West Point’s website says up to 60 international students may study at the academy at a time. The same is true for the U.S. Air Force Academy and U.S. Naval Academy. The U.S. Coast Guard Academy also admits international students.

West Point spokesman Frank DeMaro Jr. told VOA that the most recent class has students from 14 countries, including Colombia, the Gambia, Jordan, Rwanda and Thailand. After graduation, he says, they return to their countries and serve as officers in their armed forces. Graduates of U.S. service academies are expected to serve in the U.S. Army, Navy, Air Force or Coast Guard on active duty after graduation.

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Students learn protests can affect job prospects

FILE - Students protesting against the war in Gaza, and passersby walking through Harvard Yard, are seen at an encampment at Harvard University in Cambridge, Mass., on April 25, 2024.
FILE - Students protesting against the war in Gaza, and passersby walking through Harvard Yard, are seen at an encampment at Harvard University in Cambridge, Mass., on April 25, 2024.

Some students in the U.S. are learning their public stances on the Israel-Hamas war are having an impact on job prospects.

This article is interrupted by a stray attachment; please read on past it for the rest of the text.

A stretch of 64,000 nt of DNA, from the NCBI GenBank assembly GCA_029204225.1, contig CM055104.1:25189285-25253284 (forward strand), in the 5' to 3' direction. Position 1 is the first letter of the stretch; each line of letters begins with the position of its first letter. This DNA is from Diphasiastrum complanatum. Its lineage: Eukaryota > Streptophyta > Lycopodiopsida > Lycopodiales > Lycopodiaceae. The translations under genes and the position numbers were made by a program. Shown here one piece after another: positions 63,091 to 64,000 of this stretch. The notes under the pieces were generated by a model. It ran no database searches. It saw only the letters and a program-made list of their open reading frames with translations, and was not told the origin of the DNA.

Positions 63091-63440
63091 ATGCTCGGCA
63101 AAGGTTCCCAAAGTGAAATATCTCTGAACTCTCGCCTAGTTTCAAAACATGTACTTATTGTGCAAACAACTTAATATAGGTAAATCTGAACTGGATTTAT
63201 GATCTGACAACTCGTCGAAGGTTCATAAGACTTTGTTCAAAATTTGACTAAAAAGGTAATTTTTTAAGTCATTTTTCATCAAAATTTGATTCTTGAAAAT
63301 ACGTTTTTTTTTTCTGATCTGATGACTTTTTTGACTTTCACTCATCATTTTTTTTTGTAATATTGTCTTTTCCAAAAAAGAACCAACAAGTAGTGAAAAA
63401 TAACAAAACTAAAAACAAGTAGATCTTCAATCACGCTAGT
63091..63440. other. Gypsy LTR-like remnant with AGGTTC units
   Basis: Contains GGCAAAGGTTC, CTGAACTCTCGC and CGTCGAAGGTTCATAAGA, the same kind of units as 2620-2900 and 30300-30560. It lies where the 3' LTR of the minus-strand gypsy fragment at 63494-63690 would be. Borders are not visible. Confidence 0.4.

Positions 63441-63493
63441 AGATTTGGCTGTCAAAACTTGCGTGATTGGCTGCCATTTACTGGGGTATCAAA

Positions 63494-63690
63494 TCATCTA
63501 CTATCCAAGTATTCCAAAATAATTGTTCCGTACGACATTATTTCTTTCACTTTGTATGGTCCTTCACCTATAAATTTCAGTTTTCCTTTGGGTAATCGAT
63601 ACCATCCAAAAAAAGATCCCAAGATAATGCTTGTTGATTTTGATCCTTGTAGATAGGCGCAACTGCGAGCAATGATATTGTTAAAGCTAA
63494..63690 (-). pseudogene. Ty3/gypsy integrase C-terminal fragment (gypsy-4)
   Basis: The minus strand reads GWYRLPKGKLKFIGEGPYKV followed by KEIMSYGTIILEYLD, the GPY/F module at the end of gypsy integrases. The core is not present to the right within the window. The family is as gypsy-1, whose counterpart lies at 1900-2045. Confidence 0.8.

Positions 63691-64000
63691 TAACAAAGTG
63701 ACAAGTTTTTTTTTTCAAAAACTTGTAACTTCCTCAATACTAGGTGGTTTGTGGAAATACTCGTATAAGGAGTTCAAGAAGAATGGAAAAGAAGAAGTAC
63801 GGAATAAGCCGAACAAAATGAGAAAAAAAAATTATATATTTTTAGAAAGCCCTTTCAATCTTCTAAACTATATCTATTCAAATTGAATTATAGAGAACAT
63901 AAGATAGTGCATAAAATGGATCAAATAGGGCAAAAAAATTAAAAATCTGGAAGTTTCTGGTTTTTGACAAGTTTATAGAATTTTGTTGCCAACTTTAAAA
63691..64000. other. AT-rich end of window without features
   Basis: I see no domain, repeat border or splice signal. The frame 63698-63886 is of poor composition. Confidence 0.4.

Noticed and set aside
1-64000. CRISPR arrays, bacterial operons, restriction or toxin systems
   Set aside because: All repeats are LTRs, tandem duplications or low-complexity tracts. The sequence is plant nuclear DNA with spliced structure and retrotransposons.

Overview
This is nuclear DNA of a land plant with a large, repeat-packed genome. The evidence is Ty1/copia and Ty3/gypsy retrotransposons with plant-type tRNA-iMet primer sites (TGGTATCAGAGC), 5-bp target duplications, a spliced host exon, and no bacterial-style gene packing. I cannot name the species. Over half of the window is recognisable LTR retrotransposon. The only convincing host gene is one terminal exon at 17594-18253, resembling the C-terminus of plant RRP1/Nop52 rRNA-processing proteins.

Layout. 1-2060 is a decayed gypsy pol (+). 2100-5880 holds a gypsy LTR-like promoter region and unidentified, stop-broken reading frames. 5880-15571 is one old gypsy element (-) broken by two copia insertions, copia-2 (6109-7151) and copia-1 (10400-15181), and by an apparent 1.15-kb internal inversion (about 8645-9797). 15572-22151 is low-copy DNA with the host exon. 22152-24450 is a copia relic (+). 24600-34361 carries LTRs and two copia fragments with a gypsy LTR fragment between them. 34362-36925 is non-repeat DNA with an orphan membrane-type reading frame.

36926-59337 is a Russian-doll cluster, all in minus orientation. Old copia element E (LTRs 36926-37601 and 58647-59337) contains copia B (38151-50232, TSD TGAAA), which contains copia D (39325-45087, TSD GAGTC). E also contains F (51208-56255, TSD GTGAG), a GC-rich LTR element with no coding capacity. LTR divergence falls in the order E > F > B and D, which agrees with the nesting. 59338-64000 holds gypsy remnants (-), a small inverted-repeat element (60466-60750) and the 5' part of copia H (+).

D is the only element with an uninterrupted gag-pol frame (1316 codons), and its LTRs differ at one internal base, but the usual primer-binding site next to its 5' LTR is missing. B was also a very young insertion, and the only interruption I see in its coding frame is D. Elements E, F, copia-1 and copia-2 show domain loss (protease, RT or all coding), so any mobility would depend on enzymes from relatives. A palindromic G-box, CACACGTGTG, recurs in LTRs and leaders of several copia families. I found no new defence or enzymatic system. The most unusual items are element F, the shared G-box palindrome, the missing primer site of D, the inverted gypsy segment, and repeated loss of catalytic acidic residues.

Financial Times reports that protest activities are turning up in background checks, and employers have revoked employment offers to students as a result. (June 2024)

UCLA names new chancellor as campus is still reeling from protests over Israel-Hamas war

Dr. Julio Frenk, the next chancellor of UCLA, listens to questions at a news conference, June 12, 2024, in Los Angeles.
Dr. Julio Frenk, the next chancellor of UCLA, listens to questions at a news conference, June 12, 2024, in Los Angeles.

The president of the University of Miami was chosen Wednesday to become the next chancellor of the University of California, Los Angeles, where the retiring incumbent leaves a campus roiled by protests over Israel's war against Hamas in Gaza.

Dr. Julio Frenk, a Mexico City-born global public health researcher, was selected by regents of the University of California system at a meeting on the UCLA campus, where there were a swarm of security officers.

Frenk will succeed Gene Block, who has been chancellor for 17 years and announced his planned retirement long before UCLA became a national flashpoint for U.S. campus protests. This spring, pro-Palestinian encampments were built and cleared by police with many arrests, and again this week, there were more arrests.

Frenk has led the 17,000-student University of Miami since 2015 and previously served as dean of the Harvard T.H. Chan School of Public Health and as Mexico's national health secretary, among other positions.

In a brief press conference, Frenk said he was approaching the appointment with excitement and humility.

"The first thing I plan to do is listen very carefully," Frenk said. "This is a complex organization. It is, as I mentioned, a really consequential moment in the history of higher education."